Marmottan-Claude Monet Museum
12 Oct → 10 Apr 2022
Tue to Sun from 10 am to 6 pm. Nocturnal Thu until 8 pm. Closed Mon.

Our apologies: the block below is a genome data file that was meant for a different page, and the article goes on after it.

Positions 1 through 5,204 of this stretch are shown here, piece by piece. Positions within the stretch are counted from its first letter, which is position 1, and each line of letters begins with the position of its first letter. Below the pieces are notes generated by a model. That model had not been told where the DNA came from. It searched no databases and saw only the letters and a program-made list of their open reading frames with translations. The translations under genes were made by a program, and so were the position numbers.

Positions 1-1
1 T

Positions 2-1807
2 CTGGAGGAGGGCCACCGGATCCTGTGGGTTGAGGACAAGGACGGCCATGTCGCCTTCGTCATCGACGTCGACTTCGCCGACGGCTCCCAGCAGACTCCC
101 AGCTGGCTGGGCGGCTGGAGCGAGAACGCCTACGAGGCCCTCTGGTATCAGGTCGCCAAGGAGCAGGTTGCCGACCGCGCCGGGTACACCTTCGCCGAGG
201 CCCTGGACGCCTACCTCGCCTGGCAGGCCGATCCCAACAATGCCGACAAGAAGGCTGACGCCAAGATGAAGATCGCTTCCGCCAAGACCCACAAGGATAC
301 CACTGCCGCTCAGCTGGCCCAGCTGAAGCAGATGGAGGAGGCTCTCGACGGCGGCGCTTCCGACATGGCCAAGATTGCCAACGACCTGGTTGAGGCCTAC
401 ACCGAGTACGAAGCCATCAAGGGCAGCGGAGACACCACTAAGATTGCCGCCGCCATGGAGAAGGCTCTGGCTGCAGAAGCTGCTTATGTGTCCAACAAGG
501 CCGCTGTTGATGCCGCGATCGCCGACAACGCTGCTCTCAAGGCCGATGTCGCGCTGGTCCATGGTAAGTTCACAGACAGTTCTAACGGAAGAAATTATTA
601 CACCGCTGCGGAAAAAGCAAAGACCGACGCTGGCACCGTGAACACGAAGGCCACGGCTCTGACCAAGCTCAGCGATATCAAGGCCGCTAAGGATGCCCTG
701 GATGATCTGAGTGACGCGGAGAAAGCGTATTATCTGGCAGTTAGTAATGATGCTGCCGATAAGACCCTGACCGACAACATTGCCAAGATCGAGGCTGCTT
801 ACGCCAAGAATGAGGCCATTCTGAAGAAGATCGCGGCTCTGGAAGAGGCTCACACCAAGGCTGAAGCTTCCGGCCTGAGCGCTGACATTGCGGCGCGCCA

The Musée Marmottan Monet invites the artist Jean Pierre Raynaud for the fourth edition of its "Unexpected Dialogues". It is almost sixty years since Jean-Pierre Raynaud appeared on the artistic scene with a body of work that is exclusively concerned with the object. We can therefore rightly wonder about his participation in this series of dialogues that the Musée Marmottan Monet has decided to set up in confrontation with the work of the painter of Impressionism and the Water Lilies. By choosing the Water Lilies painting of 1917-1919 as the subject of the dialogue, the museum is taking on a work by Claude Monet whose exclusive subject is painting for its own sake. If, for Jean Pierre Raynaud, this invitation is more of an encounter than a dialogue, strictly speaking, it is first and foremost because the artist wants to avoid any misunderstanding: the fact that he is not a painter in no way prevents him from addressing the question of painting. This is what he has done, explicitly, on several occasions during his career and in his own way. The fact that Jean-Pierre Raynaud has chosen to reactivate the concept of his "painting project" in a new, even more radical formulation, by hanging a series of his pots on a dedicated surface, underlines the relevance of a posture that refutes all seduction. A gesture, a simple gesture. With him more than anyone else, the experience of art ensures that the viewer does not emerge unscathed, and therefore gains an additional sense of being. This, at least, is the basis of Claude Monet's work in its plastic invention and its dual invitation to reflection and wonder. The Water Lilies project has an unprecedented history, from the digging of an artificial pond to the construction of an immense studio to offer painting an unlimited panorama. A place, or even an environment of its own. Jean Pierre Raynaud's proposal is based on the same desire to embrace space through the idea of painting - painting alone. Unexpected dialogue? A meeting? It doesn't matter. The fact is that painting is both pretext and text, subject and object. For the pleasure of the eyes and the mind.